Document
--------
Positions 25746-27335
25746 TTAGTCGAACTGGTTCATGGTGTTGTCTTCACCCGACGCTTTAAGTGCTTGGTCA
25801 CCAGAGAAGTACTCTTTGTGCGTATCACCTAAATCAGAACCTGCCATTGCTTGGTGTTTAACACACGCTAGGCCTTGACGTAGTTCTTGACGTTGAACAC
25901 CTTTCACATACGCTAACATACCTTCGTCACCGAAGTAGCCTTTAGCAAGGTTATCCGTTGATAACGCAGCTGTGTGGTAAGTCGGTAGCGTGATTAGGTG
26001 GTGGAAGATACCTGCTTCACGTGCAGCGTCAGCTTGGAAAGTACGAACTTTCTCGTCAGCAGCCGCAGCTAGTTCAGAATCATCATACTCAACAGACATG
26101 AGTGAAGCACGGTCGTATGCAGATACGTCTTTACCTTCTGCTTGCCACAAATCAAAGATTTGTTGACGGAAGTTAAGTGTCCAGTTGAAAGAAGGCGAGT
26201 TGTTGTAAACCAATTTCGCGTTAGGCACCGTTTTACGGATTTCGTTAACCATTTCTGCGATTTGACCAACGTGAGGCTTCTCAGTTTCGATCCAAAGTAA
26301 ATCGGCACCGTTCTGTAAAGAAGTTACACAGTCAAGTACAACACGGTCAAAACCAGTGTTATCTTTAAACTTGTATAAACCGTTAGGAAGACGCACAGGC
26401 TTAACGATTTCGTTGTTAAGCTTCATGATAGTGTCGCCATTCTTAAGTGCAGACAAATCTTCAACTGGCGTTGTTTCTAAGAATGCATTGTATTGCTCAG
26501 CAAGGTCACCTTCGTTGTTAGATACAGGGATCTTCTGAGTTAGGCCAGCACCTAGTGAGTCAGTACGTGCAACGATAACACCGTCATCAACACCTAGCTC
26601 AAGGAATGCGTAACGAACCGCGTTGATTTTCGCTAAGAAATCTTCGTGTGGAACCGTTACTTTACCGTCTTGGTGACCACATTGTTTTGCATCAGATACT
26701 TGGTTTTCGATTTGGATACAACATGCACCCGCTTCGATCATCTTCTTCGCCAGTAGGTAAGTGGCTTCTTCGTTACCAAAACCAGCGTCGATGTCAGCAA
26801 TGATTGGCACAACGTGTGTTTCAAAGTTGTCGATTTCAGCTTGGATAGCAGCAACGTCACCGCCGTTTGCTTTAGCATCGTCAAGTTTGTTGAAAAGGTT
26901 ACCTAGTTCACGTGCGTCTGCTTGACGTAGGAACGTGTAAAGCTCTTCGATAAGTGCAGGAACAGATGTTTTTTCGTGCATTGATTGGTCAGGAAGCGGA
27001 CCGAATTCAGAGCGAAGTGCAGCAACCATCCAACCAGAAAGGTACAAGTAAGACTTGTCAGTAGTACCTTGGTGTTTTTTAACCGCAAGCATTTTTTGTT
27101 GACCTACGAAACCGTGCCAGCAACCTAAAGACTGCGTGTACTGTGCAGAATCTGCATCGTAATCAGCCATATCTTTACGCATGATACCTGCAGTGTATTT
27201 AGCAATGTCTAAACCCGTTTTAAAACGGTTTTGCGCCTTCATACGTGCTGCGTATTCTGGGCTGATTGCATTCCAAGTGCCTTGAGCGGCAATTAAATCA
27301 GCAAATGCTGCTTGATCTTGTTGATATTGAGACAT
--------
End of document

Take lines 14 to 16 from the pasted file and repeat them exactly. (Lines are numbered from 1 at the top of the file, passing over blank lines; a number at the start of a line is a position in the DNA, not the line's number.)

26901 ACCTAGTTCACGTGCGTCTGCTTGACGTAGGAACGTGTAAAGCTCTTCGATAAGTGCAGGAACAGATGTTTTTTCGTGCATTGATTGGTCAGGAAGCGGA
27001 CCGAATTCAGAGCGAAGTGCAGCAACCATCCAACCAGAAAGGTACAAGTAAGACTTGTCAGTAGTACCTTGGTGTTTTTTAACCGCAAGCATTTTTTGTT
27101 GACCTACGAAACCGTGCCAGCAACCTAAAGACTGCGTGTACTGTGCAGAATCTGCATCGTAATCAGCCATATCTTTACGCATGATACCTGCAGTGTATTT